conversion optimisation

Greeks in plaid: the art of digital marketing persuasion

The techniques of content or the bigger genre of online marketing are not new, they’re just digitized. If you start looking seriously for the origins of digital marketing, you’ll ultimately land in 300BCE.

At its heart, digital marketing is persuasion. And if we’re talking about the basics of how to persuade, we should start with Aristotle.

Aristotle, the Greek philosopher and father of rhetoric, set the gold standard for persuasion. All digital marketing is a shadowy form (Hahaha! Philosophy joke. Anybody?) of his original tenets.

You could say that the basic principles of digital marketing are just ancient Greek wisdom dressed up in plaid (that’s what we digital marketers stereotypically wear in the States, at least).

The ecommerce treasure hunt: how to breathe serendipity into your site

Conversion optimisation is great, but to some extent it works on the premise that customers know what they’re looking for. Ok, checkouts, calls to action, merchandising should always be finessed, but optimisation is a means of squeezing more from specific intent.

But what if moving the customer towards the magpie psyche is the future of selling online?

A new ecommerce model is emerging and it works on the premise that customers can be encouraged to ‘bag at will’. All retailers need to do is surface rarer, quality products that are socially proven and most importantly look great.

What can retailers do to reduce returns rates?

I was recently involved in an online discussion (ecomchat) which started when the question was asked “how important is delivery, shipping & returns for retailers?”.

I responded with a home truth based on all the 100’s of hours of user research that we have conducted/are continually conducting for multichannel retailers. 

When a user/consumer has a choice of retailer from which to buy the product they are looking for, after price then it is almost always delivery options, delivery costs and then the returns proposition that are the three most important factors which influence buyer behaviour.

How to optimise your order confirmation screen for extra sales and sharing

For most retailers the moment a customer makes a purchase is the time to relax and reflect on a job well done, however this is potentially missing one last opportunity for promoting repeat purchases and social sharing.

A new report from Owned It looks at the steps brands are taking to optimise their order confirmation pages, with Amazon and M&S apparently making the most of the opportunity to encourage further sales and engagement.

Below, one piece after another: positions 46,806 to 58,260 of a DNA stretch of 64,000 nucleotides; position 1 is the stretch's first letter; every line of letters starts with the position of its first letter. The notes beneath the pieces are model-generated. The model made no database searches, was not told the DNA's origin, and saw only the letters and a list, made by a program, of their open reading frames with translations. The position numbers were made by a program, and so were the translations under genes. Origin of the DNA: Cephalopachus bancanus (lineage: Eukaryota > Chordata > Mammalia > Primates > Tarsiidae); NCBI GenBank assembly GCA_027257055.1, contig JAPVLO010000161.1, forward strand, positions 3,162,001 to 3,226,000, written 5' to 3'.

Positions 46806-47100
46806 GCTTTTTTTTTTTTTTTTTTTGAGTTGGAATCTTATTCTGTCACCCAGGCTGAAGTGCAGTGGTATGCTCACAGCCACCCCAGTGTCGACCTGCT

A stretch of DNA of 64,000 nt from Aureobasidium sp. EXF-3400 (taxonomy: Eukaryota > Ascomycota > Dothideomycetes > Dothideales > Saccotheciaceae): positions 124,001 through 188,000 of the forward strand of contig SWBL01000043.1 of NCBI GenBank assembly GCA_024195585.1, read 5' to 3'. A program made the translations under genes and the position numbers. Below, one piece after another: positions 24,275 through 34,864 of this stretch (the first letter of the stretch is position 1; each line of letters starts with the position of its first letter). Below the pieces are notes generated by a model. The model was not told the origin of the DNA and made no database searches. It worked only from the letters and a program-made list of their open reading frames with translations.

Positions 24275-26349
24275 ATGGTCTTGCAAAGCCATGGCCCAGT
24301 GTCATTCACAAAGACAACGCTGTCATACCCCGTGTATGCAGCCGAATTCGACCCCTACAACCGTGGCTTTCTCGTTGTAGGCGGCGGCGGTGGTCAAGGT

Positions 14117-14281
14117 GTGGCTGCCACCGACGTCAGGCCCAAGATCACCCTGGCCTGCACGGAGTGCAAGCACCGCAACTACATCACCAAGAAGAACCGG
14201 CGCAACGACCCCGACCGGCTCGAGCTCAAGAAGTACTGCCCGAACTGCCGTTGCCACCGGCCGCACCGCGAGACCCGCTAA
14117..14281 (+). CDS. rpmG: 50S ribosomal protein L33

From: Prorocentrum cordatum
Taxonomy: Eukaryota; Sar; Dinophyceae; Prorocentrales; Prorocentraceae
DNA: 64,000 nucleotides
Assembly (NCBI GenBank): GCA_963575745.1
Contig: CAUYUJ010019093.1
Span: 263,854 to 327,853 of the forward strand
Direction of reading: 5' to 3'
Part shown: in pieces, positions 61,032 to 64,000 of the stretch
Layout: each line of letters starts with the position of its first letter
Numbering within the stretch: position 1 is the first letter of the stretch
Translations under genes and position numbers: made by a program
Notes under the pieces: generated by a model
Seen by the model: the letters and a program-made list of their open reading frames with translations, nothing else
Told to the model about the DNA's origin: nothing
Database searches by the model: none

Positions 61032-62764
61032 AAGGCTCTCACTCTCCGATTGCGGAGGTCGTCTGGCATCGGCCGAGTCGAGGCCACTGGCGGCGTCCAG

But what are these retailers doing right and what steps can businesses take to optimise their order confirmation pages?

Amazon achieved a high score thanks to its social sharing buttons, a discount voucher incentivising a repeat purchase, and the brevity of its confirmation page.

Budget and lack of resources are biggest barriers to optimization: report

The perennial business problems of budget and resource availability are the main barriers to adopting or improving testing processes, according to a new survey by Adobe.

Just under half of respondents said that budget (45%) and lack of resources (42%) were “very challenging” problems when it came to testing, while “knowing how to test effectively” is the third most challenging area (37%).

But these results are unsurprising when compared with the report’s broader findings.

The data shows that a majority of companies (53%) spend less than 5% of their total marketing budgets on optimization activities, while a further 49% of respondents stated that testing is not a priority at their company.

45% of businesses still don’t have a mobile site or app: report

Despite the massive growth in mobile traffic over the past two years almost half (45%) of businesses still don’t have a mobile-optimized site or app, according to a new report from Adobe.

Only 7% have built mobile apps and around a fifth (21%) have implemented both a mobile-optimized site and a mobile app.

There is no one-size-fits-all strategy for mobile and organizations need to devise their approach based on their business needs, but even so it’s surprising that so many are still relying solely on a desktop site.

The Adobe 2013 Digital Marketing Optimization Survey, with analysis carried out by Econsultancy, received global responses from more than 1,800 digital marketers across North America, Europe and Asia.

Most companies spend less than 5% of marketing budgets on conversion optimization

A majority of companies (53%) spend less than 5% of their total marketing budgets on optimization activities, despite the fact that a small uplift in conversion rates can translate into millions of dollars of extra revenue.

The findings come from a new survey by Adobe which also found that companies spending more on optimization are reaping the benefits.

The Adobe 2013 Digital Marketing Optimization Survey, with analysis carried out by Econsultancy, received global responses from more than 1,800 digital marketers across North America, Europe and Asia.

It explores the key areas in which digital marketers need to excel to ensure success, including mobile, social, personalisation and customer experience.

The history of personalisation

Personalisation in retail is often seen as the latest development in online marketing but the practice itself is as old as the concept of retail.  

From the time of the earliest shopkeepers, good retailers would recognise their customer and tailor their pitch according to what they knew about them.